It looks like the New Hampshire Department of Safety is once again going to try to prevent DWI suspects from double-checking its work. This morning the Concord Monitor reported that the Department will, once again, try to convince legislators to remove one more protection against false evidence. If they succeed, people charged with DWI will lose an opportunity not only to cast doubt on the evidence against them, but also to establish their innocence.
New Hampshire uses a machine called the Intoxilyzer 5000 to test breath samples of people arrested for DWI. The machine is far from perfect, but one of its better features is that it provides a suspect with a tube containing a sample of his or her breath. This sample can then be taken to an independent laboratory for testing by an independent device, one not controlled and operated by the same government that will be responsible for any criminal prosecution that follows. In other words, the Intoxilyzer 5000 permits a DWI suspect to double-check the state’s work. Unfortunately, the Intoxilyzer 5000 is the only breath testing machine on the market that provides a suspect with a sample.
In what I consider to be a jaw-dropping statement, the director of the State Police lab that maintains all of the Intoxilyzer 5000 machines in New Hampshire, is reported to have said that the motive for changing the law is “bad science.” Bad science? Bad science! For twenty years the State Police have been telling suspects, lawyers, judges and the public that the Intoxilyzer 5000 was accurate and that its results were practically beyond reproach. I have long argued that this was not the case. Now the government agrees. We have long known that approximately 15% of people have their breath tested independently, and approximately 5% show an inconsistency that casts doubt on the government’s result. A 5% error rate is simply too high. If Tiger Woods missed 5% of his shots, he would be picking up stray golf balls at some driving range in Omaha.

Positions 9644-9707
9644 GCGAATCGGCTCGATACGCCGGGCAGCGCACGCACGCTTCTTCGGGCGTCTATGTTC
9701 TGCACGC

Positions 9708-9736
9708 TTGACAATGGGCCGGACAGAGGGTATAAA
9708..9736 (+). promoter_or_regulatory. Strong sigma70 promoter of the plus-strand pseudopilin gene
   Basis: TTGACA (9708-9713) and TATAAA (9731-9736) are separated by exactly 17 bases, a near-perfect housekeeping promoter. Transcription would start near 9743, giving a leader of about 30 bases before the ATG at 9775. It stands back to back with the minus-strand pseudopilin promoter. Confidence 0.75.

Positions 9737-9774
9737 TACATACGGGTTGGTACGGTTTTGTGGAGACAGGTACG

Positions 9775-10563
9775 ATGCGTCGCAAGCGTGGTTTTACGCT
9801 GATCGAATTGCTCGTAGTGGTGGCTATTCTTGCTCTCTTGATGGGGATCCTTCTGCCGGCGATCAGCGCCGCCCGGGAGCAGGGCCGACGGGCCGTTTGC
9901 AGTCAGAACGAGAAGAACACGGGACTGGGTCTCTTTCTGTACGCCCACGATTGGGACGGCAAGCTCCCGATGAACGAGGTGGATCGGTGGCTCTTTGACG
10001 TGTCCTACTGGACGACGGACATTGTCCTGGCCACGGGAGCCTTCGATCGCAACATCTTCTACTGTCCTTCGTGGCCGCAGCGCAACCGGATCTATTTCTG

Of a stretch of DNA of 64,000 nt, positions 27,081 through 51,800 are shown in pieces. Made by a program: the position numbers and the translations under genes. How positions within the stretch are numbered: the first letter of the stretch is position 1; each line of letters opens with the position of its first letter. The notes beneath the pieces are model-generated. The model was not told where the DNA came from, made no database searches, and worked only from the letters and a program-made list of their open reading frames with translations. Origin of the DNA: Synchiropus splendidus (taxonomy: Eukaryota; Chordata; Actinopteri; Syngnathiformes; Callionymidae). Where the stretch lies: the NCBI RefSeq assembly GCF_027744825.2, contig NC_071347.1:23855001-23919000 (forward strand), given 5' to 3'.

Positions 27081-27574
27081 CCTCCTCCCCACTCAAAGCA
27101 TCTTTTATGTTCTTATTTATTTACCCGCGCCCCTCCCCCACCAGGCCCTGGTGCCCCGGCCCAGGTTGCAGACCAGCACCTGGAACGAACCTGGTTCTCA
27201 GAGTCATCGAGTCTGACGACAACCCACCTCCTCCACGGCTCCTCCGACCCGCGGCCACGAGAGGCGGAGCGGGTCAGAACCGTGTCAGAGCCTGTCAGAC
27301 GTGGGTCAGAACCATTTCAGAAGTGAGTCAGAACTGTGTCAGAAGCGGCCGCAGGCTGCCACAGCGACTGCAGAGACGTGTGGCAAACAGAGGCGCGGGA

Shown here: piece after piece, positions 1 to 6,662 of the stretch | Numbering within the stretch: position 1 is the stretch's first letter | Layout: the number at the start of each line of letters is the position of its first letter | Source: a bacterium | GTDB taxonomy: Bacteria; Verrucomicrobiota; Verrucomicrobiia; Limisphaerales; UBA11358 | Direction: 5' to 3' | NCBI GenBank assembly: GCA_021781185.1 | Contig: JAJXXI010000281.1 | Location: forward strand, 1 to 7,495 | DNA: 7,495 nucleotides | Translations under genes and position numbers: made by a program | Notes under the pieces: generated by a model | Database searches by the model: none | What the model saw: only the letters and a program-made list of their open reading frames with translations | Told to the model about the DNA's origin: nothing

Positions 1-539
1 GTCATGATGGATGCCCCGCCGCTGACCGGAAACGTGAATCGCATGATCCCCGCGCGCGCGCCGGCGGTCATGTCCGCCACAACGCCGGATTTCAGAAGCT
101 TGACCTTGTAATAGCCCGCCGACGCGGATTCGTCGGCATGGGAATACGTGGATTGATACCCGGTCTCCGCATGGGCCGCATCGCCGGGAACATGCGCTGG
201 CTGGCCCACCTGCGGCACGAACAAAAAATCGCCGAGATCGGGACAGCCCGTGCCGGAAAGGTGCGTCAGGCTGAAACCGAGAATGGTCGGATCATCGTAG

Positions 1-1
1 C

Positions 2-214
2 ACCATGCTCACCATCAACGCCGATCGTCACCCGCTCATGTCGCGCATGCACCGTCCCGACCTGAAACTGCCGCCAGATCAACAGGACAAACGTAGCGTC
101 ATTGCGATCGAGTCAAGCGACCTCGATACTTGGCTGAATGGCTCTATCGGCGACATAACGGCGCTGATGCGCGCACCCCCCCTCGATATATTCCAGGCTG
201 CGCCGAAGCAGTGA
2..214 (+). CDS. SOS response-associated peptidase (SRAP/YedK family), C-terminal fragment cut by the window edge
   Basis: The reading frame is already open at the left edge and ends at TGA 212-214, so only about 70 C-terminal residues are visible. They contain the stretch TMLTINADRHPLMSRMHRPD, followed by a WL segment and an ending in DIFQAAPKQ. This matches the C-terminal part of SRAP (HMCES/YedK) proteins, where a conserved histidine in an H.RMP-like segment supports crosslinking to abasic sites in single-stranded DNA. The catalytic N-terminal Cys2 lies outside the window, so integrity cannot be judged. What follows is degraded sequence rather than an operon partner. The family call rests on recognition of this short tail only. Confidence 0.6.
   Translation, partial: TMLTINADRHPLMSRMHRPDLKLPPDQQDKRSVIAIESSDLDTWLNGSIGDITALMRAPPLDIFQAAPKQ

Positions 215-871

The government’s position seems to be this: Trust us, and this time we will try really, really hard to get it right. Sorry, but no thank you. The government has been telling us for years that it is already getting it right. Now they tell us that the old way is no longer good enough. Which is it? And what about all those cases in which you testified that the Intoxilyzer 5000 results were beyond reproach?
Drunk driving is a serious problem and a very real danger. But so is the risk of wrongful prosecution and conviction. Our streets will not be made the slightest bit safer by removing one of the few opportunities a DWI suspect has to challenge the questionable science behind breath testing. The New Hampshire legislature should not short-change its citizens by removing this protection against wrongful DWI prosecution.